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View Diary: Hansen: Nuclear power has prevented 1.8 million deaths (95 comments)

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  •  Regarding the suggestion that Chernobyl deaths (2+ / 0-)
    Recommended by:
    adrianrf, Sandino

    due to radiation exposure is a closed case at 43, a claimed figure that skews the "safety" data on nuclear power:

    The Expert Group concluded that there may be up to 4 000 additional cancer deaths among the three highest exposed groups over their lifetime (240 000 liquidators; 116 000 evacuees and the 270 000 residents of the SCZs). Since more than 120 000 people in these three groups may eventually die of cancer, the additional cancer deaths from radiation exposure correspond to 3-4% above the normal incidence of cancers from all causes.

    Projections concerning cancer deaths among the five million residents of areas with radioactive caesium deposition of 37 kBq/m2 in Belarus, the Russian Federation and Ukraine are much less certain because they are exposed to doses slightly above natural background radiation levels. Predictions, generally based on the LNT model, suggest that up to 5 000 additional cancer deaths may occur in this population from radiation exposure, or about 0.6% of the cancer deaths expected in this population due to other causes. Again, these numbers only provide an indication of the likely impact of the accident because of the important uncertainties listed above.

    I don't mind diaries that point out the dangers in fossil fuels, they are the most widely used fuels and have a dangerous and deadly track record.  My problem with your diary (and I could not read the totality of Hansen's article through the link you provided because it is access limited) is that it suggests a safety certainty about the impact of the still relatively new and low use nuclear power generation.  The pollyanna-ishness of the safety claims about commercial nuclear power seems foolish and premature.  

    I would not be opposed to nuclear power plants if they were built and run by the US Navy using standards currently in place for nuclear sub or ship plants, unfortunately, greed in the commercial field, and the willingness of "regulatory" agencies to certify plants beyond the original "final" safe operation life expectancies of 40 years suggests greed will trump a fairly respectable US track record on nuclear power plants, and it's only a matter of time.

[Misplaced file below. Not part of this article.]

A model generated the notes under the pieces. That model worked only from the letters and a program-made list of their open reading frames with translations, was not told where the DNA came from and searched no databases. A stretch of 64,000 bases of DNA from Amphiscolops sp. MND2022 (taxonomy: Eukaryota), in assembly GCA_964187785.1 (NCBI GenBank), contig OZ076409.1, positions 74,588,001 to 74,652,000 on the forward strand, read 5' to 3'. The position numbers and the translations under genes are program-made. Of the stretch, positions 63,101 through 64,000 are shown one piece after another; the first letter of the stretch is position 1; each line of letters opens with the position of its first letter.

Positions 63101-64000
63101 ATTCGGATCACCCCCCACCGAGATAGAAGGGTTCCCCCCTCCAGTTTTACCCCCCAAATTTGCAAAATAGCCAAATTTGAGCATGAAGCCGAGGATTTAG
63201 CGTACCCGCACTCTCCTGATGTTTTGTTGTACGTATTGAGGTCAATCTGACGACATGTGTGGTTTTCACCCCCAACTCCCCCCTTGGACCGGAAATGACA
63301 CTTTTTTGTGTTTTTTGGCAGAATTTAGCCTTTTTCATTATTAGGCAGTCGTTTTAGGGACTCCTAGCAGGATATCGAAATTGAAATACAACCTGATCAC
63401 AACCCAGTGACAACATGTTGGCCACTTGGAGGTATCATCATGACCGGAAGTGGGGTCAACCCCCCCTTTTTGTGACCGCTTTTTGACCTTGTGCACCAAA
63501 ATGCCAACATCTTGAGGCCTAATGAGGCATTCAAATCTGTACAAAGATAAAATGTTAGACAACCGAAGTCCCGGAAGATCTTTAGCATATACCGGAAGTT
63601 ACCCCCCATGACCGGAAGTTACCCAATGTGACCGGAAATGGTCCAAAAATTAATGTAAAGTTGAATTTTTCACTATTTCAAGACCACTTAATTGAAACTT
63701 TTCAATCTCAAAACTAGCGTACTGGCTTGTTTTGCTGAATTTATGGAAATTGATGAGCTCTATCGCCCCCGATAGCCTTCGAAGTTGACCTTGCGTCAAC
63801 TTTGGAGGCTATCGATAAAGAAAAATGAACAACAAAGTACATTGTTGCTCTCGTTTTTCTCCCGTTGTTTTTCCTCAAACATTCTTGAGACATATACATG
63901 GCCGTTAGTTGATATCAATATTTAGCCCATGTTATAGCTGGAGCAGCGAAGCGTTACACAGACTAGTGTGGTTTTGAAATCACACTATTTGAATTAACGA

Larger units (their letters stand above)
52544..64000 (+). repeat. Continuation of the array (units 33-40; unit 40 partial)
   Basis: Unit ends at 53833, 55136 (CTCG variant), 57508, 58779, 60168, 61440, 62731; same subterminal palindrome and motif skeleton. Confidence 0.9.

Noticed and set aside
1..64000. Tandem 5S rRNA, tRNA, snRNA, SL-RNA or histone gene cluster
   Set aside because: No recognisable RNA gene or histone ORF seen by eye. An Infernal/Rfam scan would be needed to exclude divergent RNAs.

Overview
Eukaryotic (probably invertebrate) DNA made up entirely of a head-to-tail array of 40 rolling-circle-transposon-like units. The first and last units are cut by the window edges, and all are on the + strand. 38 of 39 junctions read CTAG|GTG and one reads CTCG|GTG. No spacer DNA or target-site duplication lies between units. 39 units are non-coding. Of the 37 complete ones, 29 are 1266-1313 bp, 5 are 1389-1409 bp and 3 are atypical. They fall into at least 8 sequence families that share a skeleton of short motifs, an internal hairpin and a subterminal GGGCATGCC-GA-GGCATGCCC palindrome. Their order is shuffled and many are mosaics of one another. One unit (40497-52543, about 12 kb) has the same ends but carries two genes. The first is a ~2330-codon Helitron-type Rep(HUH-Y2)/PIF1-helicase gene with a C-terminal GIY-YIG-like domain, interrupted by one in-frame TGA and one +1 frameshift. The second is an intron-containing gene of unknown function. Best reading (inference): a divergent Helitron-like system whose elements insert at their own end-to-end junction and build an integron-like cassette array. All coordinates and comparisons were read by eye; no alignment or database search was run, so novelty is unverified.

Re: Fukushima, it is interesting to me that the fact that whole swaths of formerly productive land, ancient towns and farms, land that has been part of families for hundreds and hundreds of years and is now considered contaminated and unfit to habitation is not factored into the impacts of nuclear accidents.

    And for what it's worth, my brother is part of the US nuclear navy as an engineer, and he won't step foot in a commercial plant.  He spends 6 days a week in navy nuclear plants without reservation.  

    Despite your diary and Hansen's article, the safety case is not conclusive or closed.  We have more to learn.

    "Out of Many, One Nation." This is the great promise of the United States of America -9.75 -6.87

    by Uncle Moji on Thu Apr 04, 2013 at 02:37:08 PM PDT

    •  My link didn't work, here it is to the WHO article (1+ / 0-)
      Recommended by:

      "Out of Many, One Nation." This is the great promise of the United States of America -9.75 -6.87

      by Uncle Moji on Thu Apr 04, 2013 at 02:40:34 PM PDT

      [ Parent ]

    •  The key phrase there is (2+ / 0-)
      Recommended by:
      alain2112, Roadbed Guy

      "based on the LNT model." Which is highly suspect.

      Access to Hansen's paper is restricted only insofar as it requires free registration. Register free, the paper is yours.

      We are all in the same boat on a stormy sea, and we owe each other a terrible loyalty. -- G.K. Chesterton

      by Keith Pickering on Thu Apr 04, 2013 at 04:53:06 PM PDT

      [ Parent ]

    •  Another thing ... (2+ / 0-)
      Recommended by:
      alain2112, KenBee

      ... is that even if the WHO's LNT model of Chernobyl deaths is accurate (and as Hansen and his references make clear, that's highly dubious) -- then the end result is that nuclear power is about as safe as wind, instead of being twice as safe as wind.

      We are all in the same boat on a stormy sea, and we owe each other a terrible loyalty. -- G.K. Chesterton

      by Keith Pickering on Thu Apr 04, 2013 at 04:55:28 PM PDT

      [ Parent ]

      •  here but in reference to your comment above (0+ / 0-)

        comparing deaths

        There was a death at the plant, I'll be wrong but I'll go with Arkansas for now... I see no mention of it anywhere here oddly..well, not oddly as dkos was the only place that was carrying the story at the time I think. (but did you see? Kim K's lip flapped..again!)